27 October 2007

The future of presence

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Movement
The Dott07 festival, curated by John Thackara, and taking place in the English city of NewcastleGateshead, is now in its last few days. One of the events was a series of debates on a variety of topics, such as energy, food, health, movement, and schools.

The debate on movement started from the assumption that the movement of people and goods around the world consume vast amounts of matter, energy, space, and time – most of it non-renewable. Question that arise are: Should sustainable development therefore be concentrated in cities, where economic progress can most feasibly be de-coupled from transport intensity? Or are there ways to ensure that rural communities have access to services by using transport resources more smartly? And could new forms of sustainable tourism be enabled by access to territorial and cultural assets that already exist?

The session began with a keynote from Anthony Townsend, research director at the Institute of the Future in Palo Alto, California, who has now posted his entire presentation online.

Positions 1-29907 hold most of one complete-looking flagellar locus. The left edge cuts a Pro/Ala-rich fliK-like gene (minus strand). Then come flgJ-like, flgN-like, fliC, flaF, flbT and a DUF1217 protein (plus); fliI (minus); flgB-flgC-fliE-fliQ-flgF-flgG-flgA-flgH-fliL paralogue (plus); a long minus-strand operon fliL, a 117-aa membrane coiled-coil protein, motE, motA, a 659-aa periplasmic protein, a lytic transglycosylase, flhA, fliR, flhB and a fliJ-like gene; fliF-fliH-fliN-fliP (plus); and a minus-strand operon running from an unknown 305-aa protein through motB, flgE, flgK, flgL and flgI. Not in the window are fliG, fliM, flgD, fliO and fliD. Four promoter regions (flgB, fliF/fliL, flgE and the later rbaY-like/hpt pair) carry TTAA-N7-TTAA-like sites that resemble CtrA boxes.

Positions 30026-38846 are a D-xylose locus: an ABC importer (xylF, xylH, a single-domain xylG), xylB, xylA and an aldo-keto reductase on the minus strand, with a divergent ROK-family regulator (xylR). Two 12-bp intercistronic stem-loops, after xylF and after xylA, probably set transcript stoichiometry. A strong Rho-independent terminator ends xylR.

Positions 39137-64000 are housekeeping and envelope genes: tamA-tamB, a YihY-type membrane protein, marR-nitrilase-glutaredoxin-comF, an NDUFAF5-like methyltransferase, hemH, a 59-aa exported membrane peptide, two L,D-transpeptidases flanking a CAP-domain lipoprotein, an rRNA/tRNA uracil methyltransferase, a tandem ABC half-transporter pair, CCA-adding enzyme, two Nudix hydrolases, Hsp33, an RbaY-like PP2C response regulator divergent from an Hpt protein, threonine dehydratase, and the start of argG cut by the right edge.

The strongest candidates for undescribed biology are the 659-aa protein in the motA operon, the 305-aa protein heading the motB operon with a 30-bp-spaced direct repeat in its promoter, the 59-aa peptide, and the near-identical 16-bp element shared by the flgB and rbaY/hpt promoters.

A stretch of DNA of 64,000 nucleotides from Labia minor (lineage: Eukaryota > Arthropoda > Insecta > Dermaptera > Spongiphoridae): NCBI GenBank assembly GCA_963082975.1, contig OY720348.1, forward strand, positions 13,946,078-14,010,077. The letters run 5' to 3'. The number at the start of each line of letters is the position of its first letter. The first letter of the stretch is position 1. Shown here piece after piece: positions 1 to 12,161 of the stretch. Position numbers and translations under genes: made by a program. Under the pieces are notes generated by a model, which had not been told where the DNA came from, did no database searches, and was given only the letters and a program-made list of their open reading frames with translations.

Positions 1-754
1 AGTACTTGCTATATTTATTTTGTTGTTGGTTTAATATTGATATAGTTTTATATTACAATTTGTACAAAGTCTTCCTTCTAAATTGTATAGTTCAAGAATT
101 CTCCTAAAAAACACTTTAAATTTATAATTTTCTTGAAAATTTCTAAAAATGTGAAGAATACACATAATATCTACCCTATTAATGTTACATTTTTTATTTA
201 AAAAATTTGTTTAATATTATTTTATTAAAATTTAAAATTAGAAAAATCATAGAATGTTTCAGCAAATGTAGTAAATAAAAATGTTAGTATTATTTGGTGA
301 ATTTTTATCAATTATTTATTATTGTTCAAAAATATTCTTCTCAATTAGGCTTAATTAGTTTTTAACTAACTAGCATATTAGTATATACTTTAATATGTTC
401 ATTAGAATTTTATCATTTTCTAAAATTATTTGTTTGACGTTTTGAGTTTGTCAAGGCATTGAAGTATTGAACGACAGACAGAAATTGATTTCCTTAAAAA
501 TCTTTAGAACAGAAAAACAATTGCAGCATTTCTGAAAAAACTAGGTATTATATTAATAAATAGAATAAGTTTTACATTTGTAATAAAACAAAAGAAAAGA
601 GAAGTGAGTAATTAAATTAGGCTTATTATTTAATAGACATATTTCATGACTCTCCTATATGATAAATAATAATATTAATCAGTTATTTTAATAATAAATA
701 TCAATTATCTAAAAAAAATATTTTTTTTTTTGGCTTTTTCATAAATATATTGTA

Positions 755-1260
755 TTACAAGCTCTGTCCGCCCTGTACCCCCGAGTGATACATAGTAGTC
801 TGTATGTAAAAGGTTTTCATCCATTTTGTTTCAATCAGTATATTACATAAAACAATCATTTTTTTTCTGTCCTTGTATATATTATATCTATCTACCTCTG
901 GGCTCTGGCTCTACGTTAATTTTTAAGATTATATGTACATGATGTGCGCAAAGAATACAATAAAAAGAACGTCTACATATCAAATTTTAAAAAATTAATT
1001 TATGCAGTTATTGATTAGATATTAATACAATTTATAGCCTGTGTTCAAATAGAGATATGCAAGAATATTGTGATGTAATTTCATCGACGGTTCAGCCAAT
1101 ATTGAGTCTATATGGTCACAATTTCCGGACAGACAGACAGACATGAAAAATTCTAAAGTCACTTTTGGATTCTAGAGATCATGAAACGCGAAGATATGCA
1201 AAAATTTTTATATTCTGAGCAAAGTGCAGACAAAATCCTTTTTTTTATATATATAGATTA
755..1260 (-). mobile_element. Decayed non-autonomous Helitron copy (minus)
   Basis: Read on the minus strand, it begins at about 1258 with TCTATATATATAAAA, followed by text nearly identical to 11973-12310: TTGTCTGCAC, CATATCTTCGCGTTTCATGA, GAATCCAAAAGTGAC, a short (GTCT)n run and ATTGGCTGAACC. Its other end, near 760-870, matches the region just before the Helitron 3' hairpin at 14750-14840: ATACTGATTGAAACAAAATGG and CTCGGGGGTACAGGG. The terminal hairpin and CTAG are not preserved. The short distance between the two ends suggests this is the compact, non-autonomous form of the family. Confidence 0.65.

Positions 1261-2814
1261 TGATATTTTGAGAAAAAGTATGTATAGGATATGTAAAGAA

“What I want to talk about is not the future of mobility but rather, the future of presence. By ‘presence’ what I mean, is that if movement or travel is a means – then presence is the end. And so I want to broaden the discussion of mobility to include technologies and practices of telecommunication – ways of being “present” at remote locations.”

Townsend believes in the future of virtual worlds, telerobotics, and high-definition videoconferencing. But does presence really always require such high-end technologies?

Townsend’s talk was followed by a review of Dott 07’s Move Me project, which explored the potential to transform transportation resource efficiency in one village, Scremerston, in Northumberland, and by a review of three Dott 07 projects – Sustainable Tourism, Welcomes and Mapping the Necklace.

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